As with stoicism, we’ve lost the ancient meaning of the word ‘cynicism’. I think you can probably tell a lot about how much love I have for Diogenes given that I named my phone after him (I name all my devices so I can easily identify them on wifi networks, etc.)
The original cynicism was a philosophical movement likely founded by Antisthenes, a student of Socrates, and popularized by Diogenes of Sinope around the fifth century B.C. It was based on a refusal to accept the assumptions and habits that discourage people from questioning conventional dogmas, and thus hold us back from the search for deep wisdom and happiness. Whereas a modern cynic might say, for instance, that the president is an idiot and thus his policies aren’t worth considering, the ancient cynic would examine each policy impartially.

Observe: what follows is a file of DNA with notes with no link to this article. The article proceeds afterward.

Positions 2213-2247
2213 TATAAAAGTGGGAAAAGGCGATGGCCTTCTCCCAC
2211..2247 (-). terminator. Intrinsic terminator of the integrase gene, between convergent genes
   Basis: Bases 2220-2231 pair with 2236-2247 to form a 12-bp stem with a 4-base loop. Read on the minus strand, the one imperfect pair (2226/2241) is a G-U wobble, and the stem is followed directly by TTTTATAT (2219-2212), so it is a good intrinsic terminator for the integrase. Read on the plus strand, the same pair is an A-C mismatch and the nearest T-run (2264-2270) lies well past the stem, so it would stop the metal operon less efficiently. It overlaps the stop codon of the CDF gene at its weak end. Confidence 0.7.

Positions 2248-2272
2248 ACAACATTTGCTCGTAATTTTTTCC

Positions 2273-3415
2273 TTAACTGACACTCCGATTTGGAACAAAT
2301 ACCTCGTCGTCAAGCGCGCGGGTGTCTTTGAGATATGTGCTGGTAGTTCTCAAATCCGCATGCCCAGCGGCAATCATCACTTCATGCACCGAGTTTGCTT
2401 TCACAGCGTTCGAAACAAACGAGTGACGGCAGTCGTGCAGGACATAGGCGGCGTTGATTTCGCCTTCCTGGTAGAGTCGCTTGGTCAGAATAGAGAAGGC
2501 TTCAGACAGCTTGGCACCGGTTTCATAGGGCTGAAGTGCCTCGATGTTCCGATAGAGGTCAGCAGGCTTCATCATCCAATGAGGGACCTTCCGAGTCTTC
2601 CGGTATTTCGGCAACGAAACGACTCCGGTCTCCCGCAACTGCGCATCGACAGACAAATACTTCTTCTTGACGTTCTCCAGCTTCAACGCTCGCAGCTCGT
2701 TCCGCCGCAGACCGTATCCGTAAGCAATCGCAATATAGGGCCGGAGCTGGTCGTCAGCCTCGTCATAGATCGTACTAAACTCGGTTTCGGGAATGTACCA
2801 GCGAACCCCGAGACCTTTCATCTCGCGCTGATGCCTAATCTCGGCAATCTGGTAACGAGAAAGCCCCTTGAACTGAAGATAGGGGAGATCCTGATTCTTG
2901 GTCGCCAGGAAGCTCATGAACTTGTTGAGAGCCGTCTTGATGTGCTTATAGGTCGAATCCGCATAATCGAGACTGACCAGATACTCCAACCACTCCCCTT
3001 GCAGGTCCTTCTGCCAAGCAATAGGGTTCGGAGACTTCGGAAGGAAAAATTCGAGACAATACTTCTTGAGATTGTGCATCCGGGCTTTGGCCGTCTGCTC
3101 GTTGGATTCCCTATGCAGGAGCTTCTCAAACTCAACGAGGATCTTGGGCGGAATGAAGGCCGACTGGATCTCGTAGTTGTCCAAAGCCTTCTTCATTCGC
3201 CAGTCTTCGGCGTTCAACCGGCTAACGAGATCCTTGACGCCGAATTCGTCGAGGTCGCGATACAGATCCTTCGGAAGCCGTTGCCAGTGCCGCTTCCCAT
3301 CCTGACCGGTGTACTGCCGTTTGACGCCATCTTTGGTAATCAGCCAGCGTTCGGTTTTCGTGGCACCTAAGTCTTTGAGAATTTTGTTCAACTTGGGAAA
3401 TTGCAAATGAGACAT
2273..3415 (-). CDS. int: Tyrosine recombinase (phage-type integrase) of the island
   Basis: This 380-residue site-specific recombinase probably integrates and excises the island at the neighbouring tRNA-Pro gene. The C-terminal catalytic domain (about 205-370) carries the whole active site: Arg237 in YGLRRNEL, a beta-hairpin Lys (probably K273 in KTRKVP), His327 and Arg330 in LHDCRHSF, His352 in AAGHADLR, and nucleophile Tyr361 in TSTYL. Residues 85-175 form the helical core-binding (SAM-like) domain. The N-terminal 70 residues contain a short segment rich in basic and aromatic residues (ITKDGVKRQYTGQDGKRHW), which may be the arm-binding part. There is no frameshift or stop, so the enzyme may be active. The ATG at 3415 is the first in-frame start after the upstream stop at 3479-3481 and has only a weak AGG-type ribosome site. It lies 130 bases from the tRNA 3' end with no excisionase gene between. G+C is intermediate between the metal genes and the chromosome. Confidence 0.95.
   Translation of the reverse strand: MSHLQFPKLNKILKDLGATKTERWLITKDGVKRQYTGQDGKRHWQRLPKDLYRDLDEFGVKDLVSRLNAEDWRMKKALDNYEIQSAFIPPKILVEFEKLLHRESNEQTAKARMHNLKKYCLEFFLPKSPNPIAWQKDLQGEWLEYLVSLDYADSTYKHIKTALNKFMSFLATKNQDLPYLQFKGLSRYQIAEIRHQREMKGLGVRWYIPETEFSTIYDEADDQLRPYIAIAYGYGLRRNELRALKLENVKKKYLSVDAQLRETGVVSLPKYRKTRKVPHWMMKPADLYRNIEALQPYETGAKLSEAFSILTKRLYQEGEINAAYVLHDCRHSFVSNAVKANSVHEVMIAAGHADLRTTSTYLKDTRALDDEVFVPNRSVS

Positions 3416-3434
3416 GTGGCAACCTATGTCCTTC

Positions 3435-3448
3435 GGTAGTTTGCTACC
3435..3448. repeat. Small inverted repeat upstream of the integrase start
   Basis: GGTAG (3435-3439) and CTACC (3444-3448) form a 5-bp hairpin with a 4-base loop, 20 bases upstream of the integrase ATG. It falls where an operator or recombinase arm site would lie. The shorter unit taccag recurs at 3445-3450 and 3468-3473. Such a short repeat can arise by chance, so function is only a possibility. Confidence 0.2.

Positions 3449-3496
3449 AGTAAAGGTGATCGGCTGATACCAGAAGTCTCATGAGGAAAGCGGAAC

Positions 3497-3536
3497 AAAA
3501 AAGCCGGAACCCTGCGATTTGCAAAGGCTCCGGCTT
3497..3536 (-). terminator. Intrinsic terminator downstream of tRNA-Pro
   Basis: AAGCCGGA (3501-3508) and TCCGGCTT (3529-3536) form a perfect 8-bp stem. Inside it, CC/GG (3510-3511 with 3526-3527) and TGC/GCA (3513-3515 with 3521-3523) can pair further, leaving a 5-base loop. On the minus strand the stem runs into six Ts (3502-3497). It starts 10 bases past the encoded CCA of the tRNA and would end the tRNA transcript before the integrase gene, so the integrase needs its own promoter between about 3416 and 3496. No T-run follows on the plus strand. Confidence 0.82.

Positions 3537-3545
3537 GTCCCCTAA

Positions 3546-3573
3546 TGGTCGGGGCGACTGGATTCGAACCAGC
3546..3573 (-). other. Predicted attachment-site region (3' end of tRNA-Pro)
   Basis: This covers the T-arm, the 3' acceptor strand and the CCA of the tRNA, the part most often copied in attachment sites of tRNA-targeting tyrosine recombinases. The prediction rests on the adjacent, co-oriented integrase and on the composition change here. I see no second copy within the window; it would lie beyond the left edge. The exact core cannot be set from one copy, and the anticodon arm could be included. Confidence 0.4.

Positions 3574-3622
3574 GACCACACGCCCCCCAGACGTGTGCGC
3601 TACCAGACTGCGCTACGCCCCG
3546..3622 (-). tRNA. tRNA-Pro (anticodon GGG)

The modern cynic rejects things out of hand (“This is stupid”), while the ancient cynic simply withholds judgment (“This may be right or wrong”).
To pivot from the modern to the ancient, I recommend focusing each day on several original cynical concepts, none of which condemns the world but all of which lead us to question, and in many cases reject, worldly conventions and practices.
- Eudaimonia (“satisfaction”)
- Askesis (“discipline”)
- Autarkeia (“self-sufficiency”)
- Kosmopolites (“cosmopolitanism”)
Source: We’ve Lost the True Meaning of Cynicism | The Atlantic
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